Everest peak
“It is not the mountain we conquer, but ourselves.”
Sir Edmund Hillary
A superhuman challenge for a cause that affects so many. You’re a hero to me and many. Never give up!”
Bear Grylls
Everest base
A superhuman challenge for a cause that affects so many. You’re a hero to me and many. Never give up!”
Bear Grylls

Richard’s climbing story

In 2011 my Dad Malcolm and I joined the Iceland Everest Expedition, dedicated to raising money for research into Alzheimer’s disease: my Mum Rhianydd had been diagnosed with early-onset Alzheimer’s disease the previous year. We raised more than £1 million for Alzheimer’s Research UK and other members of the Expedition duly carried the Iceland flag to the summit, but my Dad and I turned back – as planned – after reaching the North Col at 23,031ft (7,020m).

My Dad, who was 65 at the time, had reached his physical limit and I felt it was right to accompany him and go home. But the summit looks tantalisingly close from the North Col – and before we headed down I could not resist climbing higher, halfway to Camp Two, just to see what it felt like. The Sherpas and our Expedition leader David Hempleman Adams all assured me that I was definitely fit enough to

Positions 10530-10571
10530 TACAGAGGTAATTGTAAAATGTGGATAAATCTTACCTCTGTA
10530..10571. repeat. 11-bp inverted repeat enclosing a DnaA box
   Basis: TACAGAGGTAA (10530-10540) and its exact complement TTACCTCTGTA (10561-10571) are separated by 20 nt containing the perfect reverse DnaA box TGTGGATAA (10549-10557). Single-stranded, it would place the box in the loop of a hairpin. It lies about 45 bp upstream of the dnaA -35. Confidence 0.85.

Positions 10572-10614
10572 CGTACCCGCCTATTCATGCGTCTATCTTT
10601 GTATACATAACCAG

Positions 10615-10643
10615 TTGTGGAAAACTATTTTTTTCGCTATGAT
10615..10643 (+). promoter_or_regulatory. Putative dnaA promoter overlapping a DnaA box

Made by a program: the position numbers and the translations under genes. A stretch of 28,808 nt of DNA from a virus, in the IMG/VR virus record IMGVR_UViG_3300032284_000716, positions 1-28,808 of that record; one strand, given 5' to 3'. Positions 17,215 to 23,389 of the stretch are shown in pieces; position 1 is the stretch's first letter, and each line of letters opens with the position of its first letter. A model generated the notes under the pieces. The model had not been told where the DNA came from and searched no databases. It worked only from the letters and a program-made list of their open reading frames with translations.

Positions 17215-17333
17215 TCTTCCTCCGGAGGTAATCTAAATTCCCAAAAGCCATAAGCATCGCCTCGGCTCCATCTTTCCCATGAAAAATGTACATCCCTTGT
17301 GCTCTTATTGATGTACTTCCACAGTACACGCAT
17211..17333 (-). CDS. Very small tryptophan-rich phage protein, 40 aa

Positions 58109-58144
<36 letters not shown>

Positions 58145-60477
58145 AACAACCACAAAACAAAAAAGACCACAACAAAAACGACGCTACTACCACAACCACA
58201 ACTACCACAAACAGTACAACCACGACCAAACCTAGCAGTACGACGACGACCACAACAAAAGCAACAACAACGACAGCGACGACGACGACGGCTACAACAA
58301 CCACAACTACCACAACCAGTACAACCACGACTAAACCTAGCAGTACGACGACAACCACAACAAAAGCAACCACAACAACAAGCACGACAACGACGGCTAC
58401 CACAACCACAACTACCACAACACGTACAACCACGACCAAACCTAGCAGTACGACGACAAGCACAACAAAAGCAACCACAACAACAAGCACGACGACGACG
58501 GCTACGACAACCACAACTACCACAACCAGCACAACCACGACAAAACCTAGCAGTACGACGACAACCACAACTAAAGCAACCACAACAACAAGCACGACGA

reach the summit – as Sir David was kind enough to acknowledge in his autobiography, No Such Thing as Failure:

“The Walkers did incredibly well for people with so little experience, and once they had achieved this goal [of reaching the North Col at 23,000 feet] decided that it was right to stick with their initial decision to turn back and head for home. I actually think Richard was the fittest person in our entire party and I’m certain he would have made it all the way to the top. I even sat down with him and made a serious attempt at convincing him to stick around and have a go.”

From the moment we headed back down to Advanced Base Camp that day, I knew I’d have to return one day to finish the job.

But things have moved on since then in two important ways. First, I have to acknowledge that I was a very amateur mountain-climber in 2011. To be honest, I had no right to be on Everest. My Dad and I had started our training for Everest by climbing Snowdon and we’d only done one trial high-altitude climb, of Kilimanjaro, before we headed to Nepal and started acclimatising ourselves for Everest by trekking in the Himalayas.